Are they willing and able?

By Ko de Ruyter and Debbie Keeling

In today’s markets, your company’s success depends hugely on the motivation and abilities of your  business partners. Willingness is often fuelled by elaborate incentive structures, but ability is a different cookie. More and more firms are experimenting with online modules across multiple (mobile) platforms, so there are ample and innovative opportunities to work on your business partners’ tech, marketing and sales skills. Yet, we often see that the message cannot keep up with the medium. In other words, content is offered that is out of line or, at best, loosely coupled to strategic channel objectives.


How can this be fixed?


By following the stepwise enablement development process below:

Step 1: Start with an enablement needs assessment.

Start with an enablement needs assessment. What are the knowledge gaps and pain points that online training needs to address? You may get more than you ask for. That’s okay!. A good way to prioritize the most important needs is to map them against your strategic channel agenda.
A simple matrix will do the job. To expedite the mapping, strike out those abstract and unclear terms, such as ‘growth’ or ‘market leadership’. Replace these by concrete and measurable goals, such as ‘25% more sales of Brand X in APAC’.
Present these objectives to the board for visibility and enablement resource allocation. 

Step 2: Integrate enablement in a budgeting cycle.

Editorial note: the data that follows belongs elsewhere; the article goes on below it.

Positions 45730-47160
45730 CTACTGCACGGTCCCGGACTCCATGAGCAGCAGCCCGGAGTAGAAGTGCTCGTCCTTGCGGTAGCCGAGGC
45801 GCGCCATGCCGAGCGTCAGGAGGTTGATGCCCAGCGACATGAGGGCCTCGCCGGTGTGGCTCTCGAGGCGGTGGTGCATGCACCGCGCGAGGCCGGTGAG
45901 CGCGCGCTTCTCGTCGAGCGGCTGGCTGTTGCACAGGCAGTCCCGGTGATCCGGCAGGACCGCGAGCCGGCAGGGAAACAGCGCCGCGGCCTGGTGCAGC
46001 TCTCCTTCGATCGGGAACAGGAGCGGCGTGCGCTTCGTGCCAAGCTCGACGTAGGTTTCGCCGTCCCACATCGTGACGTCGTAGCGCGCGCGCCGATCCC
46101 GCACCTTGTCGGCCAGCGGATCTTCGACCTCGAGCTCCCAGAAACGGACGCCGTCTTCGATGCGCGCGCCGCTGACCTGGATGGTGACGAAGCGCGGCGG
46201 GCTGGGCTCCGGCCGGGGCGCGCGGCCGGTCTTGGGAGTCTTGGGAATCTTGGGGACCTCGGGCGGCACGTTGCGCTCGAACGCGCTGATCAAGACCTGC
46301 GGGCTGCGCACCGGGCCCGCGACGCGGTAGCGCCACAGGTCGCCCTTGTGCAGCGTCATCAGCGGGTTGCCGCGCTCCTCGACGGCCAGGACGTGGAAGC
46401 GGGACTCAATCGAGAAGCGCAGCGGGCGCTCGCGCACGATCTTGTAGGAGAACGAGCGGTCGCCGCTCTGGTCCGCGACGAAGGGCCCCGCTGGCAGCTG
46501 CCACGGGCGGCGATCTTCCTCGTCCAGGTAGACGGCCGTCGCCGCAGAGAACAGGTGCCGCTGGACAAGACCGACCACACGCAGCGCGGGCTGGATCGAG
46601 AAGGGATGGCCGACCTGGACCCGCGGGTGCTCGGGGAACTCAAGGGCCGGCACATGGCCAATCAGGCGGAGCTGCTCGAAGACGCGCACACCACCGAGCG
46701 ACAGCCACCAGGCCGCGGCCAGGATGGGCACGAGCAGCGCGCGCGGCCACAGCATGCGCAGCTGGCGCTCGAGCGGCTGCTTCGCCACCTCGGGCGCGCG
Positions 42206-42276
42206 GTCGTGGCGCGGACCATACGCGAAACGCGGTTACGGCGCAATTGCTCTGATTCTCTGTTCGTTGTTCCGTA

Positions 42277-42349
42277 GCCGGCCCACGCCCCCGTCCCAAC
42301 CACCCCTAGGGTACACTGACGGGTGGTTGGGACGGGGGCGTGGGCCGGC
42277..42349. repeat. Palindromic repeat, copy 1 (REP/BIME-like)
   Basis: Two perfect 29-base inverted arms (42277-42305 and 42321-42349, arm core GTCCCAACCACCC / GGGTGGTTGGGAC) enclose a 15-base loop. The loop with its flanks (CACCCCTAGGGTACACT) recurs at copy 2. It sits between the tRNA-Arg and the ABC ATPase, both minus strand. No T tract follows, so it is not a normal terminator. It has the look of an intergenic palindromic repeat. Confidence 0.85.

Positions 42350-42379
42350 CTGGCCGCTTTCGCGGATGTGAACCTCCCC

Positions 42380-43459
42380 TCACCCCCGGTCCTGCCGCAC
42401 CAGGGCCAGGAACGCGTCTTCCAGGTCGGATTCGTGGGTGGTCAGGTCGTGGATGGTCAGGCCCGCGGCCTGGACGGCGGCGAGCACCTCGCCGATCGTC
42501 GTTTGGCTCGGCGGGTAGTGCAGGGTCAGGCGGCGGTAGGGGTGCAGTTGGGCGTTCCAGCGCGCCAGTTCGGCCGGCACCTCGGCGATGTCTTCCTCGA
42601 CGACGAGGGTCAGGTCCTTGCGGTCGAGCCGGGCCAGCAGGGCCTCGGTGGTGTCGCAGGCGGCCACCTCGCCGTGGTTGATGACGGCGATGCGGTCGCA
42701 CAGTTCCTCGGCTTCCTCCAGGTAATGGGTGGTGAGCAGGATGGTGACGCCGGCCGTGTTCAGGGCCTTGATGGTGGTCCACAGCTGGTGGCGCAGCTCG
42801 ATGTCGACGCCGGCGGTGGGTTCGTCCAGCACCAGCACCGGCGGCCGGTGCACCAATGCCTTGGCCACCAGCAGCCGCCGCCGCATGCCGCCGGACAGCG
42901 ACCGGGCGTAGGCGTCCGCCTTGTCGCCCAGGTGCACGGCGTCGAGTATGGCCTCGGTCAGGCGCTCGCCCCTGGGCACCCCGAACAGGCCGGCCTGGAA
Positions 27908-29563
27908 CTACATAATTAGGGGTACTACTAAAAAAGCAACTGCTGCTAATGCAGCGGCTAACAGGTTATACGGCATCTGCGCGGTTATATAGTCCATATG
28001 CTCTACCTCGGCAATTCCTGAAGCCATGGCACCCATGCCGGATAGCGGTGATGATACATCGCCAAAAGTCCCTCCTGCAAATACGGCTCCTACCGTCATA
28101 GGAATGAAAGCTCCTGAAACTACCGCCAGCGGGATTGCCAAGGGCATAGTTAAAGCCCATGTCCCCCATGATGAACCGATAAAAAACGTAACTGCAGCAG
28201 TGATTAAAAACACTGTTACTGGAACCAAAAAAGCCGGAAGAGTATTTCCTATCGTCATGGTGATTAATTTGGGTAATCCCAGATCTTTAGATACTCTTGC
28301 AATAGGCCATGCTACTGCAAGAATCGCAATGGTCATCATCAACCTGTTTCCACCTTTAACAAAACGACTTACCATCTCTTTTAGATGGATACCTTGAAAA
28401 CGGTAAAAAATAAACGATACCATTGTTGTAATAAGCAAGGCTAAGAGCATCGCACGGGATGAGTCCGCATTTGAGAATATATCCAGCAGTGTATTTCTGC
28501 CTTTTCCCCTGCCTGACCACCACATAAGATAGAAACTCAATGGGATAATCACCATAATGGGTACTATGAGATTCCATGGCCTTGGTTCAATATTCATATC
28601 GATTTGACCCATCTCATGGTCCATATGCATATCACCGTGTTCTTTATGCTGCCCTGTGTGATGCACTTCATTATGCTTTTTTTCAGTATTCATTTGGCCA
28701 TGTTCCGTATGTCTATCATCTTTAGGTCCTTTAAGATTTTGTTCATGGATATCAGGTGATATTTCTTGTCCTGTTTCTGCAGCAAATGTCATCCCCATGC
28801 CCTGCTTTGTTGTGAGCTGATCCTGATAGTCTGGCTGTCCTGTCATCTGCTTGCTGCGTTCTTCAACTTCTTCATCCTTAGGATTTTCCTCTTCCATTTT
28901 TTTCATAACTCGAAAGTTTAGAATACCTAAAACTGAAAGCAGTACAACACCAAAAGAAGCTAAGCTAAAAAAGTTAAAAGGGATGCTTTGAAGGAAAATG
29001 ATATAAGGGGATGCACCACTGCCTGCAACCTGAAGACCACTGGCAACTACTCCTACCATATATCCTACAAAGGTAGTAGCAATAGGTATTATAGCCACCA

Integrate enablement in a budgeting cycle. and allocate accountability to a chief enablement officer. In this way, learning can be aligned with the strategic channel agenda more easily. This helps developing enablement in a much more systematic way and prevents fragmentation of learning activities throughout the company and across markets.
Another benefit is that a more stable and longer term vision for channel partner enablement can be developed. 

Step 3: Translate the learning vision

Translate the learning vision. Explain what the learning agenda means at the level of business units, customer-facing account teams and even individual employees. Make sure you do this in actionable terms and take note of aligning items of the agenda with finer-grained learning needs.  

Step 4: The long-term journey

Get people to warm up to learning. Business partner enablement is not a one-off, it is a long-term journey. Invite business partners to participate in curricula discussions. Treat them as ‘learning partners’, so that they become ambassadors for the enablement agenda.
At Motivforce R&D, we assist companies in developing so-called ‘coalition programs’ where our clients team up with their clients in the development of learning modules.
Create an enablement advisory board, open up a business partner learning community in which learning topics, needs and issues are discussed. Develop a system of learning reviews (including social badges and leaderboards). This motivates their peers to start learning and it functions as a treasure chest of learner feedback. 

And for a final thought:

Aligning is all about listening. Ask your colleagues ‘our business partners may be willing, but are they able? If it turns out that there is room for improvement, then look in the mirror and ask yourself ‘am I willing and able to do something about it?’